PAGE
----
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Could rising rental prices soon plateau in Florida?

Vacancy rates lower in Palm Beach County, Treasure Coast since 2019
Posted at 6:00 AM, May 09, 2022
and last updated 2022-05-09 06:00:14-04

WEST PALM BEACH, Fla. — It's no secret that rent prices in the Palm Beaches and Treasure Coast have priced many residents out of paradise.

We've learned that fast-climbing rent prices will eventually plateau, but for now, the market remains at the mercy of those willing to pay top dollar.

Florida was the ultimate destination for Szeminda Siklodi. She grew up in Romania, but she planted her roots in South Florida years ago while working as a flight attendant.

For the last four years, she's called an apartment complex in Palm Beach County home.

Szeminda Siklodi, Palm Beach County renter
Szeminda Siklodi of Palm Beach County explains how her rent costs have surged in the last year.

"I live alone and it's very, very important to live in a safe area," she said.

She said she's a quiet renter who pays on time for her two-bedroom, two-bath unit in a gated community.

When her lease ended in March, she was startled to learn that her rent of $2,300 was going up from $1,075 to $3,475.

"I cried for two days," she said.

She decided to pay hundreds more in additional month-to-month fees while she searched for a new place to live, but it's been difficult finding anything that outweighs her current living situation.

"I am thinking to leave or stay or I don't know," she said.

Dean Dr. Brian Strow at Palm Beach Atlantic University's Rinker School of Business said this is a timely topic in classrooms.

$1,000 rent increase graphic
Some residents in Palm Beach County have been hit with rent increases of more than $1,000.

"There are 335 million people buying and selling goods and services any given day, so that's a lot of iterations to make it complicated," he said.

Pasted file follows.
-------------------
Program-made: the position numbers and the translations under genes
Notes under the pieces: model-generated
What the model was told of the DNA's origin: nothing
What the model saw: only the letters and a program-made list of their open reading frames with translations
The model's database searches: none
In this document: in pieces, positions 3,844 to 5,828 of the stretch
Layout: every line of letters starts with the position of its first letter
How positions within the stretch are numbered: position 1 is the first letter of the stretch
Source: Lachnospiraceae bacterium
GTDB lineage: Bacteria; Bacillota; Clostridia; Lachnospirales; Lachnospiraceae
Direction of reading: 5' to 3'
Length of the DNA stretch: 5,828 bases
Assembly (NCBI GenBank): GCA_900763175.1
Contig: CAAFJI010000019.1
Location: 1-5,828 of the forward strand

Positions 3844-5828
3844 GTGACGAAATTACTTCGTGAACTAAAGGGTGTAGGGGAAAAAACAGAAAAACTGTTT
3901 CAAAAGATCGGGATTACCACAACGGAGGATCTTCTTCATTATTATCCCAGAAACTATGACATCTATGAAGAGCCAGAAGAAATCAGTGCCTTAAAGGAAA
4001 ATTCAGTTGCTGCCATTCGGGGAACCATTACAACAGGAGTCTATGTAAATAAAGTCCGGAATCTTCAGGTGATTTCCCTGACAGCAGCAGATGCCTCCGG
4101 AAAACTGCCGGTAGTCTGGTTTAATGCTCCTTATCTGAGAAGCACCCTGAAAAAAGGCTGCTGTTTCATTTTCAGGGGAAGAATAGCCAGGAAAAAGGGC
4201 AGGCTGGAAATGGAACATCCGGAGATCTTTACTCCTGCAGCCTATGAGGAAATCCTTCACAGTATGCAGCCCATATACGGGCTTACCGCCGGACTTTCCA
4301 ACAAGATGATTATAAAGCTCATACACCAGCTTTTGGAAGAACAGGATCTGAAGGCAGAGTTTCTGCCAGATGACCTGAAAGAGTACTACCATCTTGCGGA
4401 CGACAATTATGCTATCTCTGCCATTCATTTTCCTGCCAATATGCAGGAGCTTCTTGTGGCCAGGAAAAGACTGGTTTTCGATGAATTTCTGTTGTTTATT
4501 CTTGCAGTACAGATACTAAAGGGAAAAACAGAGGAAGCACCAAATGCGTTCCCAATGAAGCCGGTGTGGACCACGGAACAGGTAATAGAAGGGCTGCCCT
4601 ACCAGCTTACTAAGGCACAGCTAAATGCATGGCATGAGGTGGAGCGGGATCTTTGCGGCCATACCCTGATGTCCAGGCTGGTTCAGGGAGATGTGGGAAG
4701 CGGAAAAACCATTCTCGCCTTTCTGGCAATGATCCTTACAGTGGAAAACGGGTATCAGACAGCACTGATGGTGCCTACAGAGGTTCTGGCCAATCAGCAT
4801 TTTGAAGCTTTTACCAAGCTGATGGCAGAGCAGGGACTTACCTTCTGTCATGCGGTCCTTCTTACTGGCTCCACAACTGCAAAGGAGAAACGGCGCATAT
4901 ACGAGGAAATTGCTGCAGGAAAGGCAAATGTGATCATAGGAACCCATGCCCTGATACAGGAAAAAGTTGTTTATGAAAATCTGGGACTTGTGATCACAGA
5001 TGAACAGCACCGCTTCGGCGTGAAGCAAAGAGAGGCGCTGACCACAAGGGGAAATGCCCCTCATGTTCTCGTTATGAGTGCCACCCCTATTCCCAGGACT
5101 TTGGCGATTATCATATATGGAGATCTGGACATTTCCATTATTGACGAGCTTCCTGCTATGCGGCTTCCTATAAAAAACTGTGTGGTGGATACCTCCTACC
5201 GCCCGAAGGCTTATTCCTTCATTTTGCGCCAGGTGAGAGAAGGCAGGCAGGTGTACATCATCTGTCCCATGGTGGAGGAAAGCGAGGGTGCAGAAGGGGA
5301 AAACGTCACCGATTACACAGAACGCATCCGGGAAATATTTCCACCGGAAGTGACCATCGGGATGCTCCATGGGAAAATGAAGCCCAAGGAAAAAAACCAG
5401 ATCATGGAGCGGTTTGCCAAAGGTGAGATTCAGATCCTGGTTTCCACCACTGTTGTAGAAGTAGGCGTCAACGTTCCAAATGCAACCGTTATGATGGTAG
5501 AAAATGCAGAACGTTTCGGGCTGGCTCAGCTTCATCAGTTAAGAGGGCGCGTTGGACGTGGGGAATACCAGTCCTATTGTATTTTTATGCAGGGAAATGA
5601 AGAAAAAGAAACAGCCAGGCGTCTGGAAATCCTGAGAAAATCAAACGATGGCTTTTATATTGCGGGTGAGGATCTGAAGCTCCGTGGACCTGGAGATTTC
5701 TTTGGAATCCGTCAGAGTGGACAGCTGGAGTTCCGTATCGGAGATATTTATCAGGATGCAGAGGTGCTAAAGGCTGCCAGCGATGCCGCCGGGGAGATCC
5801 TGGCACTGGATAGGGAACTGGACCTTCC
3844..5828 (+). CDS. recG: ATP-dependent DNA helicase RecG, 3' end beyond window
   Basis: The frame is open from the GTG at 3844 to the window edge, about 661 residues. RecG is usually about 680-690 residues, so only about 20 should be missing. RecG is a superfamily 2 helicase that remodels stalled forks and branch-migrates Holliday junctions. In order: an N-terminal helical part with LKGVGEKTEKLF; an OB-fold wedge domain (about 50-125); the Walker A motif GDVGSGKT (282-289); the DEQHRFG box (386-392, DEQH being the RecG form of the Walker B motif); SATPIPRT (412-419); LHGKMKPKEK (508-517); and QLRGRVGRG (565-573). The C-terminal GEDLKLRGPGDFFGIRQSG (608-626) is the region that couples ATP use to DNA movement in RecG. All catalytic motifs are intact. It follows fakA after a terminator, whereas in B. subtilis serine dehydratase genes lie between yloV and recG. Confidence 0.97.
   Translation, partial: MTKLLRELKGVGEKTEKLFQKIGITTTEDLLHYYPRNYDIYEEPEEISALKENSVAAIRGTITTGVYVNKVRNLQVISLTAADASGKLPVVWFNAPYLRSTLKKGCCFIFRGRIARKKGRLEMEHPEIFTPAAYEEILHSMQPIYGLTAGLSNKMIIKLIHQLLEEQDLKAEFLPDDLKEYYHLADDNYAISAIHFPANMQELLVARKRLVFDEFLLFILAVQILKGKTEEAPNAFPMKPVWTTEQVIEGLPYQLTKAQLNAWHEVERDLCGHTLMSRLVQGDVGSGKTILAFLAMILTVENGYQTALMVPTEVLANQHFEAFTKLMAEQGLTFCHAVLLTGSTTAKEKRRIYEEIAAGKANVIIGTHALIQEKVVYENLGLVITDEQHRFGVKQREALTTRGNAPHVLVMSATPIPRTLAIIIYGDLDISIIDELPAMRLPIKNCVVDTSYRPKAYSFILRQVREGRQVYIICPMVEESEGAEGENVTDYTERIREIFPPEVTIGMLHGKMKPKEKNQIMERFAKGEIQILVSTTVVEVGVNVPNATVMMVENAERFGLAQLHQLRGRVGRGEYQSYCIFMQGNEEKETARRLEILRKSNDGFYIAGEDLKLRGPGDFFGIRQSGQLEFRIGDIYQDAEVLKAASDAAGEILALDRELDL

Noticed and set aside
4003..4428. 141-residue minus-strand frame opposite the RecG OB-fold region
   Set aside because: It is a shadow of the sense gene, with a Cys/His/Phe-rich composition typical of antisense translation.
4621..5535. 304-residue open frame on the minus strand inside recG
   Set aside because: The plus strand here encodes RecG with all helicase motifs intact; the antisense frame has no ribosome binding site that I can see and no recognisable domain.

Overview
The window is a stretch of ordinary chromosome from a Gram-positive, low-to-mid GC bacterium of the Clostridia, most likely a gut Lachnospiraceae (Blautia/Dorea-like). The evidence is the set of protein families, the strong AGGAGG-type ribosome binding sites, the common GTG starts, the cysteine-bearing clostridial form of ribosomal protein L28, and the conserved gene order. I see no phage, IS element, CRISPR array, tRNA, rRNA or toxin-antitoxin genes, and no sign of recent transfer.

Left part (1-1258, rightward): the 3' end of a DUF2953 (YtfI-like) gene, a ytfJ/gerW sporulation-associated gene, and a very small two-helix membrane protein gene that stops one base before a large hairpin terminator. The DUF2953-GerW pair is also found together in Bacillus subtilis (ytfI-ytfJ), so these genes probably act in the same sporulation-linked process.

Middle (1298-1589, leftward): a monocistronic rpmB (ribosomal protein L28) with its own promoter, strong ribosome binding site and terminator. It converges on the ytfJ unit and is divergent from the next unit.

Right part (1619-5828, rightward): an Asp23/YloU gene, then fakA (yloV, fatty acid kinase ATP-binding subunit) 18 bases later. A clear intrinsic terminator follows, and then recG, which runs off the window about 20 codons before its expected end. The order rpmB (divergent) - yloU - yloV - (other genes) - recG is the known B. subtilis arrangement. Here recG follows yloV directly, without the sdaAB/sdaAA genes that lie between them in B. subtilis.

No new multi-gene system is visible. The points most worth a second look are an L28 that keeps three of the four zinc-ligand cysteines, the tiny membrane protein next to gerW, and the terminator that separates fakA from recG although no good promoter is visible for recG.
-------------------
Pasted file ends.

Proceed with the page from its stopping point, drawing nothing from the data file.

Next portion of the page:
There is currently a low supply of rental homes and a high demand. It's all a symptom of our area's success. People who are capable of paying the rental costs are moving to South Florida.

"People are saying, 'The rents are so high, nobody can afford those.' But the opposite is actually true. So many people can, and are willing to afford these rents," Strow said. "Demand is so high to live here, that that's why rent prices are going up. We saw in 2021, 12,000 net jobs added to Palm Beach County, so it's 12,000 more workers than we had the year before."

Real estate information company CoStar sent WPTV vacancy rates for Palm Beach County and the Treasure Coast.

All areas have fewer vacancies than they did in the first quarter of 2019.

Vacancy Rate – Source CoStar

  • Palm Beach - FL: 2019 Q1 — 6.4%; 2019 Q2 — 6.9%; 2019 Q3 — 6.7%; 2019 Q4 — 6.7%; 2020 Q1 — 7.9%; 2020 Q2 — 8.2%; 2020 Q3 — 7.4%; 2020 Q4 — 7.7%; 2021 Q1 — 6.2%; 2021 Q2 — 4.8%; 2021 Q3 — 3.5%; 2021 Q4 — 4.2%; 2022 Q1 — 4.5%
  • Port St. Lucie - FL: 2019 Q1 — 5.7%; 2019 Q2 — 6.1%; 2019 Q3 — 6.1%; 2019 Q4 — 4.6%; 2020 Q1 — 3.7%; 2020 Q2 — 5.3%; 2020 Q3 — 6.8%; 2020 Q4 — 4.5%; 2021 Q1 — 2.5%; 2021 Q2 — 3.9%; 2021 Q3 — 3.8%; 2021 Q4 — 3.6%; 2022 Q1 — 3.4%